This famous text, cherished highly in all Buddhist lands, is a terse but comprehensive summary of Buddhist ethics, individual and social. The thirty-eight blessings enumerated in it, are an unfailing guide on life’s journey. Rightly starting with “avoidance of bad company” which is basic to all moral and spiritual progress, the Blessings culminate in the achievement of a passion-free mind, unshakable in its serenity. To follow the ideals set forth in these verses, is the sure way to harmony and progress for the individual as well as for society, nation and mankind.
“The Maha-Mangala Sutta shows that the Buddha’s instructions do not always take negative forms, that they are not always a series of classifications and analysis, or concerned exclusively with monastic morality. Here in this sutta we find family morality expressed in most elegant verses. We can imagine the happy blissful state household life fattained as a result of following these injunctions.” (From The Ethics of Buddhism by S. Tachibana, Colombo 1943, Bauddha Sahitya Sabha).
Thus have I heard. On one occasion the Exalted One was dwelling at Anathapindika’s monastery, in Jeta’s Grove, near Savatthi. Now when the night was far spent, a certain deity whose surpassing splendour illuminated the entire Jeta Grove, came to the presence of the Exalted One and, drawing near, respectfully saluted him and stood at one side. Standing thus, he addressed the Exalted One in verse:
“Many deities and men, yearning after good, have pondered on
blessings. Pray, tell me the greatest blessing!”
“Not to associate with the foolish, but to associate with the
wise; and to honour those who are worthy of honour — this is the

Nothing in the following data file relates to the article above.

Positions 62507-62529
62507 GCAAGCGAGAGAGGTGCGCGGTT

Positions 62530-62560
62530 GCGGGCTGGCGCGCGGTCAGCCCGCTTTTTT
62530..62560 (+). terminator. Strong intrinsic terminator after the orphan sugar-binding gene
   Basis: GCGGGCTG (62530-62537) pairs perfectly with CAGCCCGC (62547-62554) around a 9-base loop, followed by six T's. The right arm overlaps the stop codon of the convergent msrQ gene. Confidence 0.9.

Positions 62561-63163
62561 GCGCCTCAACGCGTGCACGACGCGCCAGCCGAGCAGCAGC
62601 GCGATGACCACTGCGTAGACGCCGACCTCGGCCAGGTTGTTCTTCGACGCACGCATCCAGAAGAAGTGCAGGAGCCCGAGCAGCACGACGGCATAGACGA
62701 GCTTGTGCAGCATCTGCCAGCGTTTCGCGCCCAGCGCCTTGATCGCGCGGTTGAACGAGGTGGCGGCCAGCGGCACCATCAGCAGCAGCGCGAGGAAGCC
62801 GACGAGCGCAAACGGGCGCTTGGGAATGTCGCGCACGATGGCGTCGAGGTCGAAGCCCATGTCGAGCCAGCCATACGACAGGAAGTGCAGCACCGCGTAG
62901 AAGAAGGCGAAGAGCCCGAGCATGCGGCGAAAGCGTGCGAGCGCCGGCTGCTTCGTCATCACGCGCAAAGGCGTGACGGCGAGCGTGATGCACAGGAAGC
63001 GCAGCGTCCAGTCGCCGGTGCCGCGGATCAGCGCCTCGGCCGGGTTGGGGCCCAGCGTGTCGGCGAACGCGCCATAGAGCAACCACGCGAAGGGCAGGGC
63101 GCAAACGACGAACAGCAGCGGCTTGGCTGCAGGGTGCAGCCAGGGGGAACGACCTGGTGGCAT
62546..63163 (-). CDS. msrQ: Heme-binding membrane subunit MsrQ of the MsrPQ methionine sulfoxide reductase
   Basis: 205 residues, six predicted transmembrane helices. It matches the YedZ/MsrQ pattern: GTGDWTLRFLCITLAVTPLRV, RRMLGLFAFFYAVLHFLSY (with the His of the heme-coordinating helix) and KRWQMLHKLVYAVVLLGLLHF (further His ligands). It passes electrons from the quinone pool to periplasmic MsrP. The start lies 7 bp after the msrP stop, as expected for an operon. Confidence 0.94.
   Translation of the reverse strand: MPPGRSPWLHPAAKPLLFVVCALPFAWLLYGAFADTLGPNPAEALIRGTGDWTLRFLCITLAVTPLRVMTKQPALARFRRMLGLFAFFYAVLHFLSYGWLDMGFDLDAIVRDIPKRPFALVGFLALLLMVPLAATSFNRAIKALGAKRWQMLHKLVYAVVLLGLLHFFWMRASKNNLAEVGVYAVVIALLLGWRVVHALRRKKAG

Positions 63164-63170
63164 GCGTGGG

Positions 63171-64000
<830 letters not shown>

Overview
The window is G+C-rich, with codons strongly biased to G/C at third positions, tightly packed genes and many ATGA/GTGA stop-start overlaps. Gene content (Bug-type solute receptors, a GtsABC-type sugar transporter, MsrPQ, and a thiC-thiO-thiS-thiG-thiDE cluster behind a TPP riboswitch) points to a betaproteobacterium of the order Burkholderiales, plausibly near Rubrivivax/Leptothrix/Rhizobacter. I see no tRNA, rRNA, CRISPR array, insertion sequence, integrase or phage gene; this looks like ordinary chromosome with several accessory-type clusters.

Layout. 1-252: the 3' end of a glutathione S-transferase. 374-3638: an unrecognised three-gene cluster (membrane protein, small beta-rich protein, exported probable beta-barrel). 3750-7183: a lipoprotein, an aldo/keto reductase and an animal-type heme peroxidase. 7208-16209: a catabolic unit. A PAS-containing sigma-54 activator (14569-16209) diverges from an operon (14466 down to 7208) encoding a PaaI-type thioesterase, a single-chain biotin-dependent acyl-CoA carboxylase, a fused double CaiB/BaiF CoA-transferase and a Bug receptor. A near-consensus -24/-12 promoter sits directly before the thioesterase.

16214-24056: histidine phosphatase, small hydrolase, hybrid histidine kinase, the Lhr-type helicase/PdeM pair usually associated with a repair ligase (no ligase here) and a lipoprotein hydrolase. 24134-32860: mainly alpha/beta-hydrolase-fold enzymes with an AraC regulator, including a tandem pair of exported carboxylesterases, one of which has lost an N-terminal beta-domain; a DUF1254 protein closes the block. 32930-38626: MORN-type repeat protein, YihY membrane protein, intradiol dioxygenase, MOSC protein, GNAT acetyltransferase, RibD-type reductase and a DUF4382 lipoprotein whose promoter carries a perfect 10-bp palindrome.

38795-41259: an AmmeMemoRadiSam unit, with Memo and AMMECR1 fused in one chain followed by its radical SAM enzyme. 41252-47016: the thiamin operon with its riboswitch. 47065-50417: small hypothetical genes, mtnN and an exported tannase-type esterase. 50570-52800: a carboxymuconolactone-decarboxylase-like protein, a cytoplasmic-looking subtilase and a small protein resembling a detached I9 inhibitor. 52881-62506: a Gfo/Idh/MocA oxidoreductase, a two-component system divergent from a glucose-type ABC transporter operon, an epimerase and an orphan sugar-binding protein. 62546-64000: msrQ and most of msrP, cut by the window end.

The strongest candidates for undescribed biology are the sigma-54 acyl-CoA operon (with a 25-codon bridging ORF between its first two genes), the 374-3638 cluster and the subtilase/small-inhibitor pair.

To reside in a suitable locality, to have done meritorious
actions in the past and to set oneself in the right course  — this
is the greatest blessing.
To have much learning, to be skillful in handicraft,
well-trained in discipline,  and to be of good speech  — this
is the greatest blessing.
To support mother and father, to cherish wife and children, and to
be engaged in peaceful occupation — this is the greatest blessing.
To be generous in giving, to be righteous in conduct, to help
one’s relatives, and to be blameless in action — this is the greatest
To loathe more evil and abstain from it, to refrain from
intoxicants, and to be steadfast in virtue — this is the greatest
To be respectful, humble, contented and grateful; and to
listen to the Dhamma on due occasions  — this is the greatest
To be patient and obedient, to associate with monks and to have
religious discussions on due occasions — this is the greatest
Self-restraint, a holy and chaste life, the perception of the
Noble Truths and the realisation of Nibbana — this is the greatest
A mind unruffled by the vagaries of fortune, from sorrow
freed, from defilements cleansed, from fear liberated  — this is
the greatest blessing.
Those who thus abide, ever remain invincible, in happiness
established. These are the greatest blessings.”
(Derived mainly from the Commentaries)
 This Sutta appears in the Sutta-Nipata (v.258ff) and in the Khuddakapatha. See Maha-Mangala Jataka (No. 453). For a detailed explanation see Life’s Highest Blessing by Dr. R.L. Soni, WHEEL No. 254/256.